My Western Electric Model 1500 begs to differ.
There's an easier way. Just put the phone in airplane mode. Problem solved.
(Some minor loss in functionality may occur, but you can never be too safe....)
You can get all of that stuff from alt.binaries.erotica.* without needing a YouTube account.
This is a legal principle that literally goes back to Greek antiquity.
In Common Law jurisdictions we have another principle that goes back for 800+ years: mens rea. Meaning that you have to have a guilty mind (i.e., intent) to have broken the law. Unfortunately this principle is being steadily eroded in favor of "strict liability" laws that require no intent, thus criminalizing more behavior and further expanding the power of the State.
Webster defines terrorism (emphasis mine) as "the use of violent acts to frighten the people in an area as a way of trying to achieve a political goal"
The FBI also requires a political bent: "Appear to be intended (i) to intimidate or coerce a civilian population; (ii) to influence the policy of a government by intimidation or coercion; or (iii) to affect the conduct of a government by mass destruction, assassination, or kidnapping"
Swatting is not terrorism, at least in this instance. Not by the definition of the word or as it is commonly applied by western law enforcement agencies. *shrug* Sometimes an asshat is just that, an asshat, with no deeper motivation than the desire to be a dickhead.
No it's not. Terrorism is activity meant to terrorize an entire population and/or influence the public policy of a Government. Falsely reporting an incident does not rise to the level of terrorism and when people keep using the 'T' word to cover all manner of crimes that aren't terrorism they undermine the meaning and impact of the word.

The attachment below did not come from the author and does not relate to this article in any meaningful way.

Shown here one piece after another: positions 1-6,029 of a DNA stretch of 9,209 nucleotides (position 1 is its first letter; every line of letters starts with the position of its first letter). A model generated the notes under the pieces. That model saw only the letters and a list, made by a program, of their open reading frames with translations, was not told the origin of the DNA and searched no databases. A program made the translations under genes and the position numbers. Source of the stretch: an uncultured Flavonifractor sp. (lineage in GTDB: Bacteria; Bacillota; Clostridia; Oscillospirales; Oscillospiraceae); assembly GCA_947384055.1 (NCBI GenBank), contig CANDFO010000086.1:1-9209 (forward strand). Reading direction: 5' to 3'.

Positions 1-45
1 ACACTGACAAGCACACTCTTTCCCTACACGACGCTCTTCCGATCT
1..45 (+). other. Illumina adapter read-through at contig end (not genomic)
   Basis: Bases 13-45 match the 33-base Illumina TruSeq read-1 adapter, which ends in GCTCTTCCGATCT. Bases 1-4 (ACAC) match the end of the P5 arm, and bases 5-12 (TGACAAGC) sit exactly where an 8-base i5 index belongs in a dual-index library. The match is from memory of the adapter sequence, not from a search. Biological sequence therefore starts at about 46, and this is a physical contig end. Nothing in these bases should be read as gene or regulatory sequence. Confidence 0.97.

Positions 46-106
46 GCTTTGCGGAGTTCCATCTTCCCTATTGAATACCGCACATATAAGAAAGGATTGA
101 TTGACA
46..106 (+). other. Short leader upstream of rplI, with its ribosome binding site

Now anyone developing engines using any kind of fusion is going to have a visit from Boeings lawyers over something they have done nothing to make work.
If you can develop a working fusion engine you'll have so much fucking money that it won't matter. Seriously, you'll be able to swim in your money like Scrooge McDuck. I highly doubt that Boeing's patent is a deal-breaker for the person that's smart enough to solve this engineering challenge. "Aww, shucks, I was going to change the course of human civilization but now I've got lawyers and paperwork to deal with. Screw it, I'm gonna go watch American Idol."
Homicide in common law jurisdictions (which includes Canada) requires the presence of mens rea, better known as intent. Can you get inside this kid's head and say that he wanted someone to die? Because that's the burden you'd need to meet to convict him of attempted homicide.
It should be a serious crime. I haven't maintained otherwise. I just questioned that it should be a ten year prison sentence level of serious. That's over the top even by American standards of jurisprudence. In New York State, assuming no prior convictions, you need a class C felony to reach that kind of sentence. For perspective, class C felonies include robbery, burglary, criminal possession of a weapon, soliciting or supporting an act of terrorism, assault on a judge or first responder, or an attempt to commit a class B felony. There's some non-violent crimes in there too, primarily fraud that reaches a certain dollar amount.